From a strategic perspective, the purpose of the ongoing measurement and reporting is for you to know, and be able to make, the necessary decisions on what needs to be done, if resource allocation should be changed, etc. It will also be a part of the foundation for your communication and marketing around your progress towards your mission. You must be able to back your claims! It is that simple. In many countries it is downright illegal to claim something and not be able to back it. Even if you are in markets where there are not yet demands in place for documentation, it will strengthen your credibility.

Regardless, you will want to make this to assist with your ability to lead the journey. Just as you need financial reports to steer the company and efforts, you need insights on your circular initiatives to steer the company here. Two tips on accounting:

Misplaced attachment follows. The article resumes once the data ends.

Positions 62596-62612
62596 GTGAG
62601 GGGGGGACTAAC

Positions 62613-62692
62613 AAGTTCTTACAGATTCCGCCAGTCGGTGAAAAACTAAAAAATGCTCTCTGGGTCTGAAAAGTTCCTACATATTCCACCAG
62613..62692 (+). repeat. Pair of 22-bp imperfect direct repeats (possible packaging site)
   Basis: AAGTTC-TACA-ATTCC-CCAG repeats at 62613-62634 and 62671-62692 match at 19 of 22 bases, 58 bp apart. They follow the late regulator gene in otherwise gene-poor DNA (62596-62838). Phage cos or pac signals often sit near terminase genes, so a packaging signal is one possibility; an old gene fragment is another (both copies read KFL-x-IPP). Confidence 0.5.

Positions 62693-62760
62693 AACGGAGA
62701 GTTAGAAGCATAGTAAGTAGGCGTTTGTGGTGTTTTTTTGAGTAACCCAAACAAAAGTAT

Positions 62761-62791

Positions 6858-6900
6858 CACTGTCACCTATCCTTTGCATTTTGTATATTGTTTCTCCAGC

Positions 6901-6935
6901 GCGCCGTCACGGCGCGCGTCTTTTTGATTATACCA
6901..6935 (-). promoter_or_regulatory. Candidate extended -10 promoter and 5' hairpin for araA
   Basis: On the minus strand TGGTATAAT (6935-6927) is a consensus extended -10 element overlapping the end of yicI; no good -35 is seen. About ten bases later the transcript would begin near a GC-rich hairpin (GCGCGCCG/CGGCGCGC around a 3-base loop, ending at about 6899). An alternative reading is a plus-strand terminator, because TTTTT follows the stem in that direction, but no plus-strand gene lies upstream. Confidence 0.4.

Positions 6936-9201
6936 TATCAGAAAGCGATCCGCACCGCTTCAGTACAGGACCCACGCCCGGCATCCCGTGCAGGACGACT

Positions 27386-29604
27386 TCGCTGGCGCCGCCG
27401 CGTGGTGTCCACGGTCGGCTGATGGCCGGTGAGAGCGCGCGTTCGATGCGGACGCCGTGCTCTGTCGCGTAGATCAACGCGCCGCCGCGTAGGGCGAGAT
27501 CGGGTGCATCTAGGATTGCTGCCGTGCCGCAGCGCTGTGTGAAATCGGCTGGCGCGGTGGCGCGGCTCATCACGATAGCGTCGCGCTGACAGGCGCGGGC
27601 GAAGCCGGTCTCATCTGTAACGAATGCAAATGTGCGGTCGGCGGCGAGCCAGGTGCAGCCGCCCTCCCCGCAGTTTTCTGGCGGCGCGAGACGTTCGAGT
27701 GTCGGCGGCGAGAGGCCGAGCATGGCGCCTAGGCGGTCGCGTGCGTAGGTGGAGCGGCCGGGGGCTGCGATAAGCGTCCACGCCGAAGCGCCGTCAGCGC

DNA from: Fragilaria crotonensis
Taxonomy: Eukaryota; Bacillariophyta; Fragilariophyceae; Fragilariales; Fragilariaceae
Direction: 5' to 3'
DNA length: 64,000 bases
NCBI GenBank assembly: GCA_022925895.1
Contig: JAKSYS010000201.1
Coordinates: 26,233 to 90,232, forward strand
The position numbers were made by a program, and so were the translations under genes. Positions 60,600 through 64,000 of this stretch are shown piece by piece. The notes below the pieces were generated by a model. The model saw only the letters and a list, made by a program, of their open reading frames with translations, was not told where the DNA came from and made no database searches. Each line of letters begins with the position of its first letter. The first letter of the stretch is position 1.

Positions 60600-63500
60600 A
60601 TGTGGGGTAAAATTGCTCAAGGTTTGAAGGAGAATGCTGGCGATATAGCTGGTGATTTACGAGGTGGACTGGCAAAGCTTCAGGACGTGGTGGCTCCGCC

1. There are many tools out there that can help, especially on CO2 emissions. Many of them are even free, so for most of you reading this, there will be a tool in your country that you can use or request consultants to use.
  2. Some people are really good with systems and love to make them. You might be such a person. There is a high proportion of such system- loving people among consultants offering such accounts. This is on the one hand good, as they are the best to make them. But a word of caution here. They have a tendency to suggest the ideal and full version of a system. As a smaller or medium-sized company, less will do in many/ most cases, so be clear on what you need. When a new system is proposed, ask them to assess what procedures and systems you already have that can be used. Build on what you have to the extent possible rather than creating new additional systems.